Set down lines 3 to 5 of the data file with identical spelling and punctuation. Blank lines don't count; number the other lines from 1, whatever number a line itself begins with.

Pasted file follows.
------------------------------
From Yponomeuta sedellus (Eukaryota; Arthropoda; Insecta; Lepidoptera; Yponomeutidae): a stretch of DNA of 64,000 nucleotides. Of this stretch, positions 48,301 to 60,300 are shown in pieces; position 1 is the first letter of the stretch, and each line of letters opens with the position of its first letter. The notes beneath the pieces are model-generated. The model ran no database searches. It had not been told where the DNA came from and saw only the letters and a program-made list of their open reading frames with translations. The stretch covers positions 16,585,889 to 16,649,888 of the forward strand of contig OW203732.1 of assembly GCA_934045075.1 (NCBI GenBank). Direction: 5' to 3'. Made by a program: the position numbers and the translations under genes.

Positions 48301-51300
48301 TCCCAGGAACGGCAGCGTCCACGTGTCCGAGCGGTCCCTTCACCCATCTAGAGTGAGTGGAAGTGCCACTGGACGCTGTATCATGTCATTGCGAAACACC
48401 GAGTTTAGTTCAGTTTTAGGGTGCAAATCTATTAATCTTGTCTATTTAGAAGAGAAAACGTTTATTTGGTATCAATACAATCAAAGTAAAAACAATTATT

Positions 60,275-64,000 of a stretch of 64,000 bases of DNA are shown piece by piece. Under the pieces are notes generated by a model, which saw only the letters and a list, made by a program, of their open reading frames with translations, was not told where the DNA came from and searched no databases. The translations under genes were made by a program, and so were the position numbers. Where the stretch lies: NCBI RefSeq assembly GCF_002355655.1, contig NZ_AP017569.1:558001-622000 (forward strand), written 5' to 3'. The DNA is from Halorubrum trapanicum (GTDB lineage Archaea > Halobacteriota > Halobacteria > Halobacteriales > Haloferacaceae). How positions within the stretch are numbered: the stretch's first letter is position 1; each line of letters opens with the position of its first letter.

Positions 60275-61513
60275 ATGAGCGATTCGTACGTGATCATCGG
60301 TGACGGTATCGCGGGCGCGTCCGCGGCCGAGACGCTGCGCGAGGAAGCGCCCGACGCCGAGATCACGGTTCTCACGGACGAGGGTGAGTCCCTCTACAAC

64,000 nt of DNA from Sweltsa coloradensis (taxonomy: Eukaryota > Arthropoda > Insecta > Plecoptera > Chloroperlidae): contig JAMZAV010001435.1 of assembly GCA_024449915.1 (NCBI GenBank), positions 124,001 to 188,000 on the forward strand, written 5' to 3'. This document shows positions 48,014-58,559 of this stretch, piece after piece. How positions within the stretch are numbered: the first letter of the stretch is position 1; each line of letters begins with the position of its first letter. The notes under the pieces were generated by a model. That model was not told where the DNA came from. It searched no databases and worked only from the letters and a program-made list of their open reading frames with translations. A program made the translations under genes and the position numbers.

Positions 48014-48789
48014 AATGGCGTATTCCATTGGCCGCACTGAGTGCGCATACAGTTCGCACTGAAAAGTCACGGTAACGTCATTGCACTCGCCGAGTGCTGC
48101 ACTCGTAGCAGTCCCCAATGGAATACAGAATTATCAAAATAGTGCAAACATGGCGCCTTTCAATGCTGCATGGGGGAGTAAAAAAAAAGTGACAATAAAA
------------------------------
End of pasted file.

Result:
48301 TCCCAGGAACGGCAGCGTCCACGTGTCCGAGCGGTCCCTTCACCCATCTAGAGTGAGTGGAAGTGCCACTGGACGCTGTATCATGTCATTGCGAAACACC
48401 GAGTTTAGTTCAGTTTTAGGGTGCAAATCTATTAATCTTGTCTATTTAGAAGAGAAAACGTTTATTTGGTATCAATACAATCAAAGTAAAAACAATTATT

Positions 60,275-64,000 of a stretch of 64,000 bases of DNA are shown piece by piece. Under the pieces are notes generated by a model, which saw only the letters and a list, made by a program, of their open reading frames with translations, was not told where the DNA came from and searched no databases. The translations under genes were made by a program, and so were the position numbers. Where the stretch lies: NCBI RefSeq assembly GCF_002355655.1, contig NZ_AP017569.1:558001-622000 (forward strand), written 5' to 3'. The DNA is from Halorubrum trapanicum (GTDB lineage Archaea > Halobacteriota > Halobacteria > Halobacteriales > Haloferacaceae). How positions within the stretch are numbered: the stretch's first letter is position 1; each line of letters opens with the position of its first letter.